More about Focusing

Focusing reveals the different tugs and pulls at work within us. Asking the question, ‘What wants my attention right now?’ we open up a clear space within, and breathe fresh life into tangled issues and situations. As we do, we discover an inner wisdom trapped deep inside our thoughts and feelings…

Focusing is a little like meditating out loud. Working in a pair, you have a companion who will sit with you as you muse, listening with kind and calm attention to whatever you want to say. This is more skilled and subtle than it sounds. In a deep listening space, your troubles or tangles ‘come into focus’. You can clear whatever is getting in the way, releasing your scattered, divided attention, to emerge refreshed and energised. Focusing is a uniquely sensitive process. You meet true emotional intelligence, and discover an empathic presence powerful enough to resolve and heal.

Focusing is also fascinating. It is an extraordinary gateway to the inner world – one I would not be without. The approach was first formulated in the 1960s by philosopher and psychotherapist Eugene Gendlin. His methods involve treasuring experience as it emerges. As Gendlin himself put it:

Experience is a myriad richness.
We feel more than we can think,
we live more than we can feel;
and there is much more still.

And again:

‘Any moment is a myriad richness,
but rarely do we take time to “have” it.

By tuning in to the ‘felt sense’, a subtle way of feeling and sensing within, Focusing shows you how to express (and do) the ‘impossible’ things you don’t (yet) have words to describe. It draws on image and metaphor, body-sense, gut-feeling and intuition – those mysterious, yet essential, elements of human interaction – that underpin everything we do. This is especially useful for artists and performers who rely on their whole presence to communicate. Yet it’s essential for us all. With Focusing, you come to trust that visceral feeling ‘in your bones’ which guides your next steps. You can ‘focus’ your attention effectively, whether in work, in art, or in life. You glide on the sheer edge of creativity, in a place which heals, inspires and makes us whole.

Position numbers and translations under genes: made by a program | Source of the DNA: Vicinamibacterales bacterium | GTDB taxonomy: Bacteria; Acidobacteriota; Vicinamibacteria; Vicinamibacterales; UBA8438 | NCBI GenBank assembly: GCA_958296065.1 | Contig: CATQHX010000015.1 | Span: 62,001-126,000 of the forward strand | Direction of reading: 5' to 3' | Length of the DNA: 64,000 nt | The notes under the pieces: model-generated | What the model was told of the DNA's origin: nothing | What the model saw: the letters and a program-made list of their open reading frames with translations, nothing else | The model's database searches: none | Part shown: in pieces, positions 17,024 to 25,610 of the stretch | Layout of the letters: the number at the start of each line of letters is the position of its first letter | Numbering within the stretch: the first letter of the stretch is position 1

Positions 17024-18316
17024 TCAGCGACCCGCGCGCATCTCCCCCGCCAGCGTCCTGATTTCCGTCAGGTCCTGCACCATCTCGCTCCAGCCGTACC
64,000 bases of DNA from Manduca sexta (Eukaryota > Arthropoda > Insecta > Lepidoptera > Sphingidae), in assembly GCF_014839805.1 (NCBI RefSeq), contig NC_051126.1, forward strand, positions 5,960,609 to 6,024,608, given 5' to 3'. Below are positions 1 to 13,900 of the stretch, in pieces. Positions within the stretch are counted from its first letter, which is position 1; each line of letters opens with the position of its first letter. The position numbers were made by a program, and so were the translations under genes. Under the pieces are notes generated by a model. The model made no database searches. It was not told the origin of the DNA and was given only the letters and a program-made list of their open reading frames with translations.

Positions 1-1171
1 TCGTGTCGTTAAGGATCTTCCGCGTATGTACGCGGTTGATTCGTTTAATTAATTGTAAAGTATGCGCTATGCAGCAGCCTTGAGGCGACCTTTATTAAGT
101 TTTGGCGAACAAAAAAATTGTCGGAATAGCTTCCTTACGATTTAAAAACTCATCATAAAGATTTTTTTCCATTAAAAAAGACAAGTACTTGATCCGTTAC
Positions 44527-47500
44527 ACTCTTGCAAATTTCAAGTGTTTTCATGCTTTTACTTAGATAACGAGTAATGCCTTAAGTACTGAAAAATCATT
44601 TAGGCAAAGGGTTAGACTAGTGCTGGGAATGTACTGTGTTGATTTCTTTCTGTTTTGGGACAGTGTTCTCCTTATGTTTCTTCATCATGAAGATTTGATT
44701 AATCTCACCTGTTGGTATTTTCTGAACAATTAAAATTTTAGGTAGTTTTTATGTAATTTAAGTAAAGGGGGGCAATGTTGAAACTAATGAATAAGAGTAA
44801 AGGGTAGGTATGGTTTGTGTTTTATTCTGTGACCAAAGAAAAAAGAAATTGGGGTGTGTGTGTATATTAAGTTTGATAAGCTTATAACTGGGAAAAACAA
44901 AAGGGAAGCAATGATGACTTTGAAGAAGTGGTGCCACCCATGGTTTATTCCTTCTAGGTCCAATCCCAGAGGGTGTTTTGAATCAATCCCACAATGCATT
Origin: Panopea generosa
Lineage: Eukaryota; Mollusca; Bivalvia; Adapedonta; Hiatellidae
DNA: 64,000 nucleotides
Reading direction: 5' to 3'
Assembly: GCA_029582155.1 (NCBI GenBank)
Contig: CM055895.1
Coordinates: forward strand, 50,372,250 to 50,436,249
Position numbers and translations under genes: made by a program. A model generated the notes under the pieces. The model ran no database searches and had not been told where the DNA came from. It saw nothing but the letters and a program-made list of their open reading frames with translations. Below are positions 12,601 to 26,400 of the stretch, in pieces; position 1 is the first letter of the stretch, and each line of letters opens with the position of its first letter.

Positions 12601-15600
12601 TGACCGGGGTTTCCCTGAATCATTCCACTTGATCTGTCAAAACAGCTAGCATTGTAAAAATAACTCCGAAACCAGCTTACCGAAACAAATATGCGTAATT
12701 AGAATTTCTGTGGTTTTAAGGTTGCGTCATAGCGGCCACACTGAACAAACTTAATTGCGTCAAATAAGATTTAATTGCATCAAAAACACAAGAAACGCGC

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References and Links

Since the 1960s and 70s, Focusing has gathered international renown within coaching and psychotherapy. I recommend Eugene T. Gendlin’s seminal work, Focusing (Bantam Books, 1st edn 1978) and Ann Weiser Cornell’s The Radical Acceptance of Everything (Calluna Press, 2005). The following online sites may be helpful: WikipediaThe Focusing Institute, and the British Focusing Association.

* The first quotation is possibly a verbal paraphrase of the latter, which is drawn from Gendlin’s opening to ‘Draft 1971’, an unpublished paper kindly supplied by Allan Rohlfs. For the published source, see: ‘A Phenomenology of Emotions: Anger’, in D. Carr & E.S. Casey (eds.), Explorations in Phenomenology: Papers of the Society for Phenomenology and Existential Philosophy (Martinus Nijhoff, 1973), pp. 367-398. From